On 10 February 2016, the European Commission published the list of responses it has received to its September 2015 call for evidence on the EU regulatory framework for financial services. There have been 287 responses to its call for evidence.  The Commission advises that a summary of the responses will be published at a later date.

The FCA, the Bank of England and HM Treasury were among those who responded.  Some points of interest from these responses are:

  • The Bank of England suggests that a more differentiated approach to banking regulation according to the size of firms could promote competition, growth and stability.
  • The FCA highlights the importance of ensuring any EU legislation is drafted to ensure it remains applicable in the light of future technological developments and innovations.  Similarly it states that EU disclosure and communication rules should be drafted in a technology neutral way that accommodates all durable mediums that consumers may choose.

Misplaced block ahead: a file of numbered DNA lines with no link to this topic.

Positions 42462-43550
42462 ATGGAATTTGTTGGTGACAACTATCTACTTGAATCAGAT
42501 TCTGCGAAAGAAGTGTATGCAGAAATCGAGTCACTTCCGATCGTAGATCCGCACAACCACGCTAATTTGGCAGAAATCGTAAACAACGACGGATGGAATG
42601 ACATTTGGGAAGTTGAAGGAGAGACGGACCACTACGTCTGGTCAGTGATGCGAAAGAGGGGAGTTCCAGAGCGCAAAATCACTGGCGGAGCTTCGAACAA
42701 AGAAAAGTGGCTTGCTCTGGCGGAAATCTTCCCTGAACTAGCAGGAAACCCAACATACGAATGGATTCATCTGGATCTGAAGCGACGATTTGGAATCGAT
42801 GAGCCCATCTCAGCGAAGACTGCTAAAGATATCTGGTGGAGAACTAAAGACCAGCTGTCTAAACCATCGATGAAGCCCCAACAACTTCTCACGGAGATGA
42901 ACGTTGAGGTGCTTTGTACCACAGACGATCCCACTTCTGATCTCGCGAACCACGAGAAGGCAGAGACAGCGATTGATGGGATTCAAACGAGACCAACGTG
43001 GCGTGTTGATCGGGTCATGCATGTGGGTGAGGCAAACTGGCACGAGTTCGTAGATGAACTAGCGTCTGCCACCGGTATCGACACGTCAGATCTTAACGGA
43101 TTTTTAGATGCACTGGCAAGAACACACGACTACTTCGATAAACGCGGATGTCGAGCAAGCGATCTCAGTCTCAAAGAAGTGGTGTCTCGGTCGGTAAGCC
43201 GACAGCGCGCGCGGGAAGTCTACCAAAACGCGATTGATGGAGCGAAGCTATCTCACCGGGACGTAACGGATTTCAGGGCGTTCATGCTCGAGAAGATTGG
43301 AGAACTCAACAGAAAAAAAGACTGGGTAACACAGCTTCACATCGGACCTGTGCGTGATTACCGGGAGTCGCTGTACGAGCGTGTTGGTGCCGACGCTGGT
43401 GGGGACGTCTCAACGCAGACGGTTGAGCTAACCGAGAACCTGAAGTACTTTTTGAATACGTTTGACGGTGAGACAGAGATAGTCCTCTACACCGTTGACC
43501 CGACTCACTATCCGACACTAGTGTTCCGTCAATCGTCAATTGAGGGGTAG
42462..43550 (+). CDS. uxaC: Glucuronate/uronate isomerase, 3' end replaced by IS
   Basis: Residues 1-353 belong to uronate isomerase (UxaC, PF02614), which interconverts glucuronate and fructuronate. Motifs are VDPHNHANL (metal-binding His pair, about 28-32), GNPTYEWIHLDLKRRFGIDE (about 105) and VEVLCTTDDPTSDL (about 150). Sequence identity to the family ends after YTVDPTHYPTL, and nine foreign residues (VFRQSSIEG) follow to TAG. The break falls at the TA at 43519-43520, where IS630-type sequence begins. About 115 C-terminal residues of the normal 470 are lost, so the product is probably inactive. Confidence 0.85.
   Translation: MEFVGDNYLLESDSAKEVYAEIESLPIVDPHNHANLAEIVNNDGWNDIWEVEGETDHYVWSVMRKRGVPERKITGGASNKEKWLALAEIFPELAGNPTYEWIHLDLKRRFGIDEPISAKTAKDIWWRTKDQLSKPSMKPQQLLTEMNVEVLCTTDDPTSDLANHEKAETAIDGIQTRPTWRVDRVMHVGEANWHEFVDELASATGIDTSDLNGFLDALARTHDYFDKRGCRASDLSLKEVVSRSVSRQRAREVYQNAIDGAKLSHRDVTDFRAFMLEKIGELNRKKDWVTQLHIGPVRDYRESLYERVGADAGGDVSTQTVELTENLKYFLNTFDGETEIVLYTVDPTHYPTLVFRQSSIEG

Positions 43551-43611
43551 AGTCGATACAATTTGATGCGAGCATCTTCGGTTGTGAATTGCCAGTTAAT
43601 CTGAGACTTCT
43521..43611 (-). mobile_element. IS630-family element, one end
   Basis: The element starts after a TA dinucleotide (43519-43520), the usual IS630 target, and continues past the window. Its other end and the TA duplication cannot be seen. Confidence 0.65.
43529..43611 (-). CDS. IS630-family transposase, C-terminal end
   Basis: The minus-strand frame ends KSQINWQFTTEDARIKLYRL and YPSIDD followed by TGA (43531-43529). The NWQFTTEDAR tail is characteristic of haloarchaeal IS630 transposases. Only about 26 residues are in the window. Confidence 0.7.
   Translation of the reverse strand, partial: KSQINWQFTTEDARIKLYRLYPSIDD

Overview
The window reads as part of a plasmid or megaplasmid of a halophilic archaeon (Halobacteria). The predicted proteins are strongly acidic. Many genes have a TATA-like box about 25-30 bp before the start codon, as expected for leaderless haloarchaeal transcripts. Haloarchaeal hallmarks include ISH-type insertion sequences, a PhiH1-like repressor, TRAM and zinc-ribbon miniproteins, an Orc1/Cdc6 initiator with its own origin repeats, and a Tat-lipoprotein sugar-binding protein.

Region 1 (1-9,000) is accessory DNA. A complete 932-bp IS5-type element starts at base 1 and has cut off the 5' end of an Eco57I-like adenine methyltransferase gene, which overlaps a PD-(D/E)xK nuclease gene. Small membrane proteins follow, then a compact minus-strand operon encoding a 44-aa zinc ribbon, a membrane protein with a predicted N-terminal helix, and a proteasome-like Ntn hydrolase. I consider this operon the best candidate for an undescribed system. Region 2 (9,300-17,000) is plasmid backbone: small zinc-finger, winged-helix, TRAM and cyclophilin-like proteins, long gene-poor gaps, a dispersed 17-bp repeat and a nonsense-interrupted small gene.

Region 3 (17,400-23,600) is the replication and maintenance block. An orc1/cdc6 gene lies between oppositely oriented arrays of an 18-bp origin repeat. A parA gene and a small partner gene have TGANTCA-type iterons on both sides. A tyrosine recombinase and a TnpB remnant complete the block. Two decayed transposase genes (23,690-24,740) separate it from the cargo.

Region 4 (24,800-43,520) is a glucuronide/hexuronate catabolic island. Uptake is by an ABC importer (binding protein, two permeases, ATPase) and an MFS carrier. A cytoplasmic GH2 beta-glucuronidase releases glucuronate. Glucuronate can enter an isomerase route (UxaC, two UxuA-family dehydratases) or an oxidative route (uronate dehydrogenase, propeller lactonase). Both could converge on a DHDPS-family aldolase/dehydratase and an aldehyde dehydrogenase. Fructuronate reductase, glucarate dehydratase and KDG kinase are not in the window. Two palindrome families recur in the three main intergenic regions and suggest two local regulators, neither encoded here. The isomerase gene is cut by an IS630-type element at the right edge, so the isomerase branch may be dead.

• HM Treasury comments on the impacts of the regulatory framework on consumer protection and confidence.  For example, it states that the requirements for revising the deposit protection limit in the Deposit Guarantee Scheme Directive have the potential to negatively affect consumer confidence in the European system of deposit guarantees.  Similarly, HM Treasury comments on the Payment Accounts Directive, stating that the need to legislate on some articles and provisions has added an unnecessary layer of administrative and regulatory burden, with no clear benefit to consumers in the UK.  HM Treasury’s reasoning for this is that the UK already has domestic non-legislative measures in place for switching current accounts and for basic bank accounts.  HM Treasury suggests that the European Commission should assess the impact of changing existing domestic regimes that are working well before creating an explicit or implied requirement to legislate.